A man who was arrested for driving a van into a crowd of protesters near Black Lives Matter Plaza over the weekend was released and faces no charges.
Jeremy Vajko, 27, was arrested by D.C. police on a reckless driving charge. Video shows an officer ordering him to stop the van he said he’s used to support protesters in cities including Kenosha, Wisconsin.
Vajko told News4 he’s a “street medic” and was stunned to hear police accuse him of trying to hurt the people he drove from Washington state to help. No injuries were reported.
“I had an EMT and a medic and a service dog in the vehicle as the window was smashed,” he said.
Vajko was driving on K Street NW, just north of Black Lives Matter Plaza, after midnight Sunday. He drove “into a crowd of over one hundred individuals,” a police report says.
He said he was driving about 5 mph to give protesters water and medical supplies when an officer broke the window of his van, which is spray painted with “BLM.”
Video shot by The Daily Caller shows an officer in a white shirt, which are worn by officers who hold the rank of lieutenant and above, ordering Vajko to stop. The driver’s side window was already smashed.
“Stop that van! Put it in park,” the officer yells.
“Relax! Calm down,” a woman can be heard shouting.
Vajko can be seen in the driver’s seat with his hands up. The officer grabs his arm and pulls him out of the van. He’s seen lying on the ground on his back. Then the photographer is ordered to move.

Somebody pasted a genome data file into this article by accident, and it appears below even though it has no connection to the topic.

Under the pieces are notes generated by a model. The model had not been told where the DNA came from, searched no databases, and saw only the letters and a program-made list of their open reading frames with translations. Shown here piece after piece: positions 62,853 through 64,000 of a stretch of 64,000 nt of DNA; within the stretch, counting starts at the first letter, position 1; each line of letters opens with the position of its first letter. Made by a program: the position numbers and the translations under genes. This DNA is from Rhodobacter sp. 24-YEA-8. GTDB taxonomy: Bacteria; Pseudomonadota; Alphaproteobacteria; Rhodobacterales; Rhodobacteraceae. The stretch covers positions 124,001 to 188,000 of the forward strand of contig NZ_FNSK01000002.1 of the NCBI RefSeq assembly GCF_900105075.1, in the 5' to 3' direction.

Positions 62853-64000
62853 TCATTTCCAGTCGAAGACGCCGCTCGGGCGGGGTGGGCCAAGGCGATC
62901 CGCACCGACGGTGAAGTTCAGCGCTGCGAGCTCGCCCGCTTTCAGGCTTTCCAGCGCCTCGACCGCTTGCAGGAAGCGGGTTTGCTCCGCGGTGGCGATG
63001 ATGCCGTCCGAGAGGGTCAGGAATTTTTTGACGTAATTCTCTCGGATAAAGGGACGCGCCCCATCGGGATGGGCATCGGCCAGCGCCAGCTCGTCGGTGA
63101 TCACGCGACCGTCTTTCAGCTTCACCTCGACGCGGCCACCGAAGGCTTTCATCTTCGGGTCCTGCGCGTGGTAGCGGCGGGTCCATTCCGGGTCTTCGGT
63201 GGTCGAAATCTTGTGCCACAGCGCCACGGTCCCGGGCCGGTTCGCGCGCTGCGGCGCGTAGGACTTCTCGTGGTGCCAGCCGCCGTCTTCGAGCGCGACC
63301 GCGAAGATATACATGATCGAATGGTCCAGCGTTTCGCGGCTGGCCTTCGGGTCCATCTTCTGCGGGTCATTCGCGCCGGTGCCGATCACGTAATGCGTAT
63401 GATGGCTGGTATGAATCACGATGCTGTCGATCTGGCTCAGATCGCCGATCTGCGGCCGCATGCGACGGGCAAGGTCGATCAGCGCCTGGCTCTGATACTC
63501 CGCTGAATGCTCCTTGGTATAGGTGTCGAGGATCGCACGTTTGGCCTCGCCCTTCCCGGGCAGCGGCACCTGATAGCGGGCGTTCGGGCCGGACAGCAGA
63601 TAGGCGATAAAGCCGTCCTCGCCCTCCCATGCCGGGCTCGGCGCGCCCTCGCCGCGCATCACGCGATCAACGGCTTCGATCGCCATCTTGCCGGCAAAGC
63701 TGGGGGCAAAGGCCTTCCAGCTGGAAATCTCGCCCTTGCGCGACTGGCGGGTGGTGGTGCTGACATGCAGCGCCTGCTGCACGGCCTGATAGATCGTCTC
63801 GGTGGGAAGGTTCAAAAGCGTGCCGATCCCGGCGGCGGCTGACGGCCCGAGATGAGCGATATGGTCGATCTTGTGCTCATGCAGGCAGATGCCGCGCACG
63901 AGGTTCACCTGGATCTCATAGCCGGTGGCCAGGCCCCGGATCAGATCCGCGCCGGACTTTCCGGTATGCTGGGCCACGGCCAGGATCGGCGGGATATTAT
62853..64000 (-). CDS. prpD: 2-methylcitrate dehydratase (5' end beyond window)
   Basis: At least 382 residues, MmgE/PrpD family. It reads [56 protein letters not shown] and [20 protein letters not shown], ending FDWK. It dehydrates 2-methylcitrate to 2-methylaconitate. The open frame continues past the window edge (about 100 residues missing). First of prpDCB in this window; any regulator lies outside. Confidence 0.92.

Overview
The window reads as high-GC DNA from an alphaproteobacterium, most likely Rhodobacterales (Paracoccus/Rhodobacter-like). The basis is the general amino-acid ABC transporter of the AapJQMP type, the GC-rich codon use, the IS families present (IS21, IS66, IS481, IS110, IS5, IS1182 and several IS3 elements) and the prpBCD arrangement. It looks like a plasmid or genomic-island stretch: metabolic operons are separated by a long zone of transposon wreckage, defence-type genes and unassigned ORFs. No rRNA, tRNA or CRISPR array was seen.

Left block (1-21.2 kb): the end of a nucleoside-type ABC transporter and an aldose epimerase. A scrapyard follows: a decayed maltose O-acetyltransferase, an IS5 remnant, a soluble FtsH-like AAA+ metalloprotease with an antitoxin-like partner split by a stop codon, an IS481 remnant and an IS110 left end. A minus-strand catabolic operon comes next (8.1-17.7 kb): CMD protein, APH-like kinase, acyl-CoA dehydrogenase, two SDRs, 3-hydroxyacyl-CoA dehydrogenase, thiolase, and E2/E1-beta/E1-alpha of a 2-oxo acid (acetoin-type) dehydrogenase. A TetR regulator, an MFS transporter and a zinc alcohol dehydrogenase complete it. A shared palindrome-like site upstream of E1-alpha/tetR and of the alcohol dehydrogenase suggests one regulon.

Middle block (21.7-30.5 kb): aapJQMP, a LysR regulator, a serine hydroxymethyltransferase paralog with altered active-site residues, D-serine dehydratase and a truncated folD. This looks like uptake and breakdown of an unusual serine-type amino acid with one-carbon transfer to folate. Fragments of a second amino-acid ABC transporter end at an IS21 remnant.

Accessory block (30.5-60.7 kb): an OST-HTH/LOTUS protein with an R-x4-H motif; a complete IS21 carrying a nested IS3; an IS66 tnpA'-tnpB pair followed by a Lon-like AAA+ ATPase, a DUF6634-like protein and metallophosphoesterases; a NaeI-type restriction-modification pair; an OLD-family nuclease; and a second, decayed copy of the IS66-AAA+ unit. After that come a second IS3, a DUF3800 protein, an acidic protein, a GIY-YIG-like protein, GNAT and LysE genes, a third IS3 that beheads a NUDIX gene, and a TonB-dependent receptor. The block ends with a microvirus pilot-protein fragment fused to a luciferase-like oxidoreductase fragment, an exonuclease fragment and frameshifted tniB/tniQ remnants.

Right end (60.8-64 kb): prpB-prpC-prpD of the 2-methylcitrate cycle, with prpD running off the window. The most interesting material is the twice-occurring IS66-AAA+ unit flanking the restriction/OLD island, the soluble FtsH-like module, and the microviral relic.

Vajko said he was caught off guard.
“The person that was the most angry and was the most uncontrollable was the person in charge,” he said.
Documents show prosecutors declined to file charges against Vajko. A judge ordered police to return his van to him.
Police arrested 69 people and 10 officers were hurt Thursday through early Monday as protesters set off fireworks toward police officers, pointed laser pointers into their eyes and threw balloons full of urine. Friday, the day of the Commitment March, was notably peaceful, with no arrests that afternoon or night.
The police chief and Mayor Muriel Bowser defended officers' use of force and said at a news conference Monday that prosecutors are failing to charge “outside agitators" who wreaked havoc.
“Our officers do the hard work of making arrests. Your prosecutors need to do the hard work of prosecuting these cases,” Bowser said.
The U.S. Attorney’s Office defended themselves and said they “aggressively charged” 121 criminal cases related to protest-related violence from May 28 to Aug. 1.
“Since the protests began, this Office has never turned down a single case for prosecution in which there was sufficient evidence to support probable cause,” they said in a statement.
It was not immediately clear how many people who were arrested Thursday through Monday were released without being charged.